Carpe Diem-Sieze the Day!

I came across Ecclesiastes 7:10 in my devotions today  —  “Do not say, ‘Why is it that the former days were better than these?’”  I was reminded of a statement that I hear with some regularity, and heard again last weekend —  “I want my old church back!”  If you attend a multi-generational church, you have no doubt heard that statement in one form or another . . . the former days were better . . . the changes that we have experienced are not for the better . . . if we could only go back.

 Before I wander and wonder too much further let me offer a disclaimer — I am part of the generation that wants their old church back.  Well, basically I’m at the younger end of it, but still a part of that generation.  And ‘Yes’ there have been changes in my church, particularly in worship, that I’m still trying to adjust to.  For example, I haven’t adjusted to tambourines in the morning service (or any service) yet.  And ‘Yes’ I’m not convinced that change is always for the better.  At the same time, there are changes that have occurred which I not only accept, but embrace.

  However, recently as I thought about the desire to go back to ‘the good old days’ and ‘get our church back’ several thoughts struck me . . .

If we were to go back, there are a number of senior saints that we would have to recall from heaven which I am quite sure would not make them happy.

If we were to go back, there are a number of present members who would not be attending or feel comfortable in our formerly essentially mono-cultural, mono-ethnic church.

 If we were to go back, there are a number of mission’s trips we would have to recall.  This means that there are a number of our young people (and adults) who would lose the experiences they have had with other cultures and other believers . . . who would lose their experience in outreach and evangelism . . . who would lose their surrender to God for service . . . who would . . . well you should get the idea.

 If we were to go back, there are a number of messages we would have to erase.  Messages on topics that would not and, at times, could not be preached back in the ‘good old days.’  Messages on abuse, discrimination, oppression . . . that have touched broken hearts and led to redeemed lives and reconciliation.

 If we were to go back, there are a number of my generation that would have to forfeit their retirements.  They would have to leave their renewed focus on ministry and return to secular employment.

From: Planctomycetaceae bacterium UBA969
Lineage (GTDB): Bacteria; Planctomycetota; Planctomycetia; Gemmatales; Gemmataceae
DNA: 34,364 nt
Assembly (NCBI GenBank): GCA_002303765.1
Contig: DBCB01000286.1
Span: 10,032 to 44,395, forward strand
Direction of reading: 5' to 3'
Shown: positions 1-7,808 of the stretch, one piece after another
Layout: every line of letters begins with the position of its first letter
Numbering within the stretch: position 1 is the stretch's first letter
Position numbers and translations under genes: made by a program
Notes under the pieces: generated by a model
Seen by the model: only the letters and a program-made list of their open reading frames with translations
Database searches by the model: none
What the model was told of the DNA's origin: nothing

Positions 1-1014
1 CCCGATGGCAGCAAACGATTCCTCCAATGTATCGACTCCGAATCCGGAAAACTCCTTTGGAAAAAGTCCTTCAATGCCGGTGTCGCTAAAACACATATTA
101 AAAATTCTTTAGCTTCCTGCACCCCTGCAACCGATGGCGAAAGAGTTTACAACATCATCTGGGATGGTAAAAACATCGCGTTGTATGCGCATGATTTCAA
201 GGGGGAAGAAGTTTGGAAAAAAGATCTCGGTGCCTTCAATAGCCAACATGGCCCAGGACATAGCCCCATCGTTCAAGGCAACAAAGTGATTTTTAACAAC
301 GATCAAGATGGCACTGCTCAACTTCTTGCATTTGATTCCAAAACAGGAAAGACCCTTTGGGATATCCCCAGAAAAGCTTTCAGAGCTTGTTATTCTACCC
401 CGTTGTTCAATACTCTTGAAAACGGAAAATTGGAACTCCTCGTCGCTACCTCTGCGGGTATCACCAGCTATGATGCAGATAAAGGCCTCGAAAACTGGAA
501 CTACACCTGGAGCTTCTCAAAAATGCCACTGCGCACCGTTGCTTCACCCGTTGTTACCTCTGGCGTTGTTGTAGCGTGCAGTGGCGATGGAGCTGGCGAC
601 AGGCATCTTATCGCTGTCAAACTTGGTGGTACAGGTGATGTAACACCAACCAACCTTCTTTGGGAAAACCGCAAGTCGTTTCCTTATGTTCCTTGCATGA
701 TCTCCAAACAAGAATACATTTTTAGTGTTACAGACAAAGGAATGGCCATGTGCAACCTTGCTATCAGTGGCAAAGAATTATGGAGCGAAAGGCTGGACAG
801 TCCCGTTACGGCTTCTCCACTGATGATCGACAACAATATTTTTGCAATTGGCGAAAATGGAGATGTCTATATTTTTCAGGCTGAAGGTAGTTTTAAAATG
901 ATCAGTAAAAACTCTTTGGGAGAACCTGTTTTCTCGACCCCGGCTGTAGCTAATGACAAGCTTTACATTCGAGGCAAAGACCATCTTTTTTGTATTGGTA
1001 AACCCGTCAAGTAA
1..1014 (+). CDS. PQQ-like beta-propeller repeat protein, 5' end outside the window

If we were to go back, there are a number of opportunities we would lose in reaching the generation we actually live in today — if we would reach it at all.  What has worked in one generation does not necessarily work and at times is not desirable in subsequent generations.  The issues that rightly and righteously occupied one generation are not necessarily present in subsequent generations.

 Perhaps our real need is not to regain our church from ‘the good old days.’  Perhaps our real need is to heed the repeated admonition of the Preacher in Ecclesiastes — “Live for today.  The past is spent.  The future is guaranteed to no one.  Glorify God today.”

About Charles McLain
I am Chair and Professor of Old Testament at Calvary Baptist Seminary in Lansdale, PA.

One Response to Carpe Diem-Sieze the Day!

  1. Hi Professor McClain, or Chuck (I’m over 55!) – I really appreciate that. Interesting tension isn’t it? How we want to eliminate tension and be comfortable in our Churches, our lives. Yet not to oversimplify – we must always have our thinking caps on. But it is amazing to also think how much we are molded by cultural or sub-cultural ideas that we don’t even realize. And molded by seeking unspoken approval from sub-cultures or associations or schools or fellow church members, when sometimes, eventually, it becomes clear to us that Jesus would have us do otherwise. As Chief once counseled me, let your moderation (& gentleness) be known to all … don’t be like Ephraim, a “cake half turned.” Half-baked. Lopsided. Romans 14 really helps. Did God speak about it, or didn’t He? If He didn’t, then how well do we steward the responsibility He is specifically trusting us with in these areas? And how well do we love those who think differently? And when do we finally need to draw the line and rebuke true Pharisees or true Libertines? Tension. A bunch of rules can get rid of it. No rules can get rid of it. But our Lord calls us to honor Him in the midst of it. Tension. Thank you Jesus I don’t have to figure it all out at once, but grow – as I abide in Your Words, and yield to your Spirit, and seek Your face. “… so that (I) may be wise in the latter end.”

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